Wednesday, August 26, 2015

Vintage Magic Mountain Postcards

It's time for more vintage postcard fun, courtesy of Ken Martinez! Once again, he has done all of the work. Ken says:

Today's set consists of three continental and two jumbo color border postcards from the Southern California theme park "Magic Mountain". What I love about early images of the pre-Six Flags era of Magic Mountain is the parched and dry terrain that surrounds the park.

Here's a 1970's psychedelic style postcard featuring the "Galaxy" double-arm wheel, "Circus Wheel" (Chance Trabant) and fountain at the bottom of Valencia Falls.

Featured in this color border card are Bloop, Bleep and King Troll point with the Founders statue. Although an original creation and unique to Magic Mountain, the trolls and Wizard were not the first characters at the park. It was the Warner Bros characters that were utilized during Magic Mountain's inaugural year. The trolls were introduced in 1972. Bugs Bunny and company would return later in 1985, about six years after Six Flags took over Magic Mountain.

Here's an overview of part of the back area of Magic Mountain featuring the "El Bumpo" bumper boats. In the background are the "Gold Rusher" runaway mine train coaster track hugging the terrain, the Metro Monorail and the two "Eagle's Flight" sky rides that ran between the Galaxy, Shangri-La and El Dorado stations.

Featuring in another color border card are Bloop, Bleep, King Troll and the Wizard entertaining children in front of the "Das Alpenhaus" restaurant which opened in 1974.

Here's another 1970's psychedelic style postcard featuring The Grand Carousel. The two psychedelic styled cards shown in today's post are some of my favorites from this collection.

While I still enjoy Six Flags Magic Mountain today with its extreme thrills and mature vegetation, there's something special about the 1970's era of Magic Mountain with its trolls, barren landscape, and original "white-knucklers". Hope you enjoyed your postcard visit back in time to the 1970's at Magic Mountain.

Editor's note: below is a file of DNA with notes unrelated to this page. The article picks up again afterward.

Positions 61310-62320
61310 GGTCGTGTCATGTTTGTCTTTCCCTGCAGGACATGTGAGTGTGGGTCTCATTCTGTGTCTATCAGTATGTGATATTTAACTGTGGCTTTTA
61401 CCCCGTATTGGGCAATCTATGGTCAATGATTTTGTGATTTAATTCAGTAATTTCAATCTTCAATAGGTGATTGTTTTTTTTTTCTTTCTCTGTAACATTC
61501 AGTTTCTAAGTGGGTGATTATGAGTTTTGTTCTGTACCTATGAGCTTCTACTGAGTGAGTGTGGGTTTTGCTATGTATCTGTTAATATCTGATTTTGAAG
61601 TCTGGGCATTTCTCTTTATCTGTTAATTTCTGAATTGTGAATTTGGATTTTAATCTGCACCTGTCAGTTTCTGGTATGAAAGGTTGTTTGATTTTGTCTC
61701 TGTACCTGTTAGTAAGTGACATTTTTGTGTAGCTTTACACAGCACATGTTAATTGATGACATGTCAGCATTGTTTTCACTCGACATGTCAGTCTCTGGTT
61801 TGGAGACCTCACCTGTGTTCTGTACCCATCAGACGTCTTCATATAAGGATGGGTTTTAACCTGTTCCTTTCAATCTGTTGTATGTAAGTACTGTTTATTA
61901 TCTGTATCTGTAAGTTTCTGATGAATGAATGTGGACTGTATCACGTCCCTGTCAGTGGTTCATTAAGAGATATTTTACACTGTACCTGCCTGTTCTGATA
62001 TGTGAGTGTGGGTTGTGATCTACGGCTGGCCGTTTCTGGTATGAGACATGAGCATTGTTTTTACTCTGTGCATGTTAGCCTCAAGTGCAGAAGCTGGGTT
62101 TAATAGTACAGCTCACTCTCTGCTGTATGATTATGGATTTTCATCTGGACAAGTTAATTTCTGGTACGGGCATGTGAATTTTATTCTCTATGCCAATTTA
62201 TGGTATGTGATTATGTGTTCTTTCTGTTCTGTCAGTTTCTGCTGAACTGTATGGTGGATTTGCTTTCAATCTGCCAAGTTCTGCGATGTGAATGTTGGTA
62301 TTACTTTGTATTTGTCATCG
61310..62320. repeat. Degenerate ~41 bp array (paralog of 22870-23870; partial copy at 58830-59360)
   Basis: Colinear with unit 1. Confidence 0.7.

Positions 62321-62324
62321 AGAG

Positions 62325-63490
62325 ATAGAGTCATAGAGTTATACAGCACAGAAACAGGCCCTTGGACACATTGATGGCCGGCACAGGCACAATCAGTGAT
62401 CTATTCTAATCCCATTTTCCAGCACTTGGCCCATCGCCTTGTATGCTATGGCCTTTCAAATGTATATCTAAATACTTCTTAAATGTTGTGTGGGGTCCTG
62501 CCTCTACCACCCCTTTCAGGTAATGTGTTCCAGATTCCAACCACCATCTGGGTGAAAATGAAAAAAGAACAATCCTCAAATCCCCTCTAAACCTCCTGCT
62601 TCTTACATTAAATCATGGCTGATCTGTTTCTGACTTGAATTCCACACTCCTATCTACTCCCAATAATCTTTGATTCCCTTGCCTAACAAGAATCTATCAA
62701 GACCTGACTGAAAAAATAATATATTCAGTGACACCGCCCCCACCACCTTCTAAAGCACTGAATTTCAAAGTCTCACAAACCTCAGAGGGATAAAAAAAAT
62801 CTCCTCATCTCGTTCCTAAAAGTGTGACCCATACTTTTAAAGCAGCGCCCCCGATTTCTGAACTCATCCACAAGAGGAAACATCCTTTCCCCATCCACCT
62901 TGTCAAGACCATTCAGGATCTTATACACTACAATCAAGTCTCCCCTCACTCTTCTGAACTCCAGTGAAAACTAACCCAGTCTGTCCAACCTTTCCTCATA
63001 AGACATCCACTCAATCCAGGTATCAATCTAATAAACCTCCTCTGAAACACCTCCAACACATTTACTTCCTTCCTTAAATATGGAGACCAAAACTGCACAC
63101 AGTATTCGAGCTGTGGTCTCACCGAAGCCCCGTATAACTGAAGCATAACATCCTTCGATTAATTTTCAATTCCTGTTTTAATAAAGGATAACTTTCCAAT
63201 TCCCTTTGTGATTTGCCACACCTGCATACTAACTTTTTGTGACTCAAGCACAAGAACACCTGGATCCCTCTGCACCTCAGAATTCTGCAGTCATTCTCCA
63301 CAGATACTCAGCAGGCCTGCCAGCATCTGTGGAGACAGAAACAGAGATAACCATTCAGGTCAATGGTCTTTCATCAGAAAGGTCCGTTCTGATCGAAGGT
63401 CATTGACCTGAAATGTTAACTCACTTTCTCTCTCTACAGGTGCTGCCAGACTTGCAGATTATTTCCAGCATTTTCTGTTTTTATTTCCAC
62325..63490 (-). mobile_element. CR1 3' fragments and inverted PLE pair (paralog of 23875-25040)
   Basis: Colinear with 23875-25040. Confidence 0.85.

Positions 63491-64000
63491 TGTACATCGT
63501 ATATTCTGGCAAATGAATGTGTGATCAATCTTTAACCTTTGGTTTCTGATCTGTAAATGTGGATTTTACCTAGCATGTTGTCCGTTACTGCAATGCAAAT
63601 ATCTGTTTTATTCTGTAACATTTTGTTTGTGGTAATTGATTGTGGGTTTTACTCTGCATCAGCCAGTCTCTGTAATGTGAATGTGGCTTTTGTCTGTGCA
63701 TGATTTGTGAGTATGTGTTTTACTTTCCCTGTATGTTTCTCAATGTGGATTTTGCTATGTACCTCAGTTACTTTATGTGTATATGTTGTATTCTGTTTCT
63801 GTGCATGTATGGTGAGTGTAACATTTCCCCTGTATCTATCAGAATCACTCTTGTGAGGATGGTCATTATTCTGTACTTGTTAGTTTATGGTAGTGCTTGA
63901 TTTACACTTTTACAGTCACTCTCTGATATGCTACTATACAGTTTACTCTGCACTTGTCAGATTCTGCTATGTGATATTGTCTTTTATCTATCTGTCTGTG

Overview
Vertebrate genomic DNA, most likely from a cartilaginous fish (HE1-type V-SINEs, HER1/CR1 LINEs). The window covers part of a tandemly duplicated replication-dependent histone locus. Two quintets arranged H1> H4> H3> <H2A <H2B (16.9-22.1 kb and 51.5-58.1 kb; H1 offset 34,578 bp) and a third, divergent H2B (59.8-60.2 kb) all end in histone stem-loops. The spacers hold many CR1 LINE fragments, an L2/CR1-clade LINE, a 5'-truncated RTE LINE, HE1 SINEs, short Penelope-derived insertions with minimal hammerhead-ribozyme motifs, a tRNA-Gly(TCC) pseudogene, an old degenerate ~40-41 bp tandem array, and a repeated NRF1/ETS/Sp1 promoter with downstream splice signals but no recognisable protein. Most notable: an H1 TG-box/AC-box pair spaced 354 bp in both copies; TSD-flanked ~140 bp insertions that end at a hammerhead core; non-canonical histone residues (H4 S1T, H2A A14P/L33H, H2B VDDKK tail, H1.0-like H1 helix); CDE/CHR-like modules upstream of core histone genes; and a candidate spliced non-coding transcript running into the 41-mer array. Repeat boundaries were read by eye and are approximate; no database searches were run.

Information source material:
Funland U.S.A. copyright 1978 by Tim Onosko
Santa Clarita Valley History - Photo & Text Archive -

THANKS to Ken for 


TokyoMagic! said...

G-R-O-O-O-O-V-Y, man! I love the psychedelic designs. Sometimes I forget that Disneyland and Knott's aren't the only ones THAT RUIN EVERYTHING! Sadly, so much of what is shown in those pictures is long gone. I wonder what they did with that statue of the troll on the horse? I saw some pics online of a private collection of Magic Mt. items including an Eagle's Flight gondola and s Crazy Barrel a whole lot more. I can't remember if this person had that statue or not.

TokyoMagic! said...

I found the site that I mentioned above. Yep, this guy has the horse statue, but unfortunately, it wasn't a happy ending for the troll that used to be riding on the horse. Here's that site:

Nancy said...

very cool!! these postcards are great. I love the double-arm Ferris very 70s in its style and colors.

I have to say that the first one is my fave, but I love the one in the middle as well, featuring the monorail and sky ride. so much going on here. maybe water would have been the answer for Disneyland's Flying Saucers....looks like fun!

thanks for the fun look! :-)

Melissa said...

These are too cool! Thanks, Ken!

What really tickles me about this era of magic Mountain is the no-nonsense efficiency of nomenclature. No need to be clever and cutesy with fanypants names that most people aren't going to remember. "El Bumpo," "Bleep," and "Blorp," are good, solid, simple names everybody can get down with. None of your "Gran Fiesta Tour Featuring the Three Caballeros" nonsense.